Microsoft CEO Nadella describes the empathetic leadership he hopes will spark a renaissance at the software giant in “the coming era of ubiquitous computing and ambient intelligence.”
Three years ago, when he succeeded Bill Gates and Steve Ballmer, the author found the once-dominant software company was “sick” and its employees “disheartened” after a period of stalled growth. The world, once PC–centric, had given rise to mobile and cloud technologies, and Microsoft lagged behind others. In this thoughtful debut, the Indian-born Nadella tells the story of his personal life and his work as a change-making leader, and he explains the coming importance of machine intelligence. The author emerges as a modest, likable individual from an accomplished family; his mother, a Sanskrit scholar, taught him the importance of balance, and his economist father the value of intellect. Arriving in the United States just before the 1990s tech boom, he earned a computer science degree at the University of Wisconsin, Milwaukee, and a master’s degree at the University of Chicago; he joined Microsoft in 1992. He writes with candor about his challenges as CEO: “hierarchy and pecking order” reigned at the fiefdom-ridden company, stifling spontaneity and creativity. His response has been to listen with empathy to employee concerns and to help build and curate a new, open culture that empowers staffers to act on their passions and “make a real difference” in a “mobile-first, cloud-first world” in which 3 billion people will soon be connected to the internet, sensors, and the internet of things. To achieve that culture, the company “must exercise a growth mindset by being customer-obsessed, diverse, and inclusive and act as One Microsoft.” His book includes descriptions of experimental retreats, “hacks” meant to fire passions, and leadership principles and other tips.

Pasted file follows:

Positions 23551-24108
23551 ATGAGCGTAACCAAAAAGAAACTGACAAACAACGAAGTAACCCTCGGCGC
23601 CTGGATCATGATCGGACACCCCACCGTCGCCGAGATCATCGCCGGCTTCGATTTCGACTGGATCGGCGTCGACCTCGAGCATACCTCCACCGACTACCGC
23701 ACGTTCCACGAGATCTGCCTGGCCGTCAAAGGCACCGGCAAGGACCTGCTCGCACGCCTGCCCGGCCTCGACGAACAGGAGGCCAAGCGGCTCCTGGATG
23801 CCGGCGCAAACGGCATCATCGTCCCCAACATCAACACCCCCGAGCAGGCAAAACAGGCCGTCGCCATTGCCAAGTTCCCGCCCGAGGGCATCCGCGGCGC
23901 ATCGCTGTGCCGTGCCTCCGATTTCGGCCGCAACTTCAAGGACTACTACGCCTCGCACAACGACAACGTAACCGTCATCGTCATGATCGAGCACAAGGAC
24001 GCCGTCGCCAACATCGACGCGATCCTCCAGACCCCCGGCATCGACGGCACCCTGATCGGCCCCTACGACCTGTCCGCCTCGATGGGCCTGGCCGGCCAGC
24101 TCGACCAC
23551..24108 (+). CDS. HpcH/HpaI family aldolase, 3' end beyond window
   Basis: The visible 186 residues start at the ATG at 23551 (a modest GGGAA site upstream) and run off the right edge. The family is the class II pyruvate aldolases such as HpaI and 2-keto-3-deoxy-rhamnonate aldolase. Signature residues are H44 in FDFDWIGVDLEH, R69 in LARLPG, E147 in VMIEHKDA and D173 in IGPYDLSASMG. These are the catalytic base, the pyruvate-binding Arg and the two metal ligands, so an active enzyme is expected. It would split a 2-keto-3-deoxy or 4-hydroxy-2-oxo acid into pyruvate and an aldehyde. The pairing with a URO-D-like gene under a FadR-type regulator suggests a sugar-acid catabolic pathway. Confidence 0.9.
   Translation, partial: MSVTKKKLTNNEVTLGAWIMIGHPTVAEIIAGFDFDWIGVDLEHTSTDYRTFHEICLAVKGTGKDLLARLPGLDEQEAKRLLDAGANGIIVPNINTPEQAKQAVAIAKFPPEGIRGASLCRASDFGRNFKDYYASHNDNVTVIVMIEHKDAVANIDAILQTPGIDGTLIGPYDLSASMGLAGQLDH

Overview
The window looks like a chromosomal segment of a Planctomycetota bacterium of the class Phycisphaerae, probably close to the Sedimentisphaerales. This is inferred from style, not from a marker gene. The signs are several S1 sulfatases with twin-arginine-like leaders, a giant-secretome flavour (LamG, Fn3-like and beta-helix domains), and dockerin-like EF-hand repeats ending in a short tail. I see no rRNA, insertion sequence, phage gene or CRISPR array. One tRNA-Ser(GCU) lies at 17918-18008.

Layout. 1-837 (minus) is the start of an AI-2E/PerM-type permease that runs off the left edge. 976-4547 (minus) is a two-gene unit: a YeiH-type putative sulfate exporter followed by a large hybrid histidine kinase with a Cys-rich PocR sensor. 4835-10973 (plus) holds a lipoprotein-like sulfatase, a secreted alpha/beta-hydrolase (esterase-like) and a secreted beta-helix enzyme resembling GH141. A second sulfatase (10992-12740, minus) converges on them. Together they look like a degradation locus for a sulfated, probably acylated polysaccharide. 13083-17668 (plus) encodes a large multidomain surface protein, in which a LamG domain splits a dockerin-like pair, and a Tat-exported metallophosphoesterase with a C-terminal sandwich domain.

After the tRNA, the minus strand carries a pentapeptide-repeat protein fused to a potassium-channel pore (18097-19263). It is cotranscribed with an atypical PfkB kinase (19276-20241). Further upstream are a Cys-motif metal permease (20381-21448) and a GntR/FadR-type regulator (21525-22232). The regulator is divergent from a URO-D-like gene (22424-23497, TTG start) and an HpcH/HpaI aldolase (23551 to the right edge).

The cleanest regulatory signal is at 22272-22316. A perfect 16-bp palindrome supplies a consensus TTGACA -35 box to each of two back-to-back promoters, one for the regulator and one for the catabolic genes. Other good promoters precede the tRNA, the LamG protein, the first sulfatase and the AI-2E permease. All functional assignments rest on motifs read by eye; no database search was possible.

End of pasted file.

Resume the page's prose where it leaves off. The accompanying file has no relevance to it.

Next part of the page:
A valuable blueprint for techies and others in a culture-change state of mind.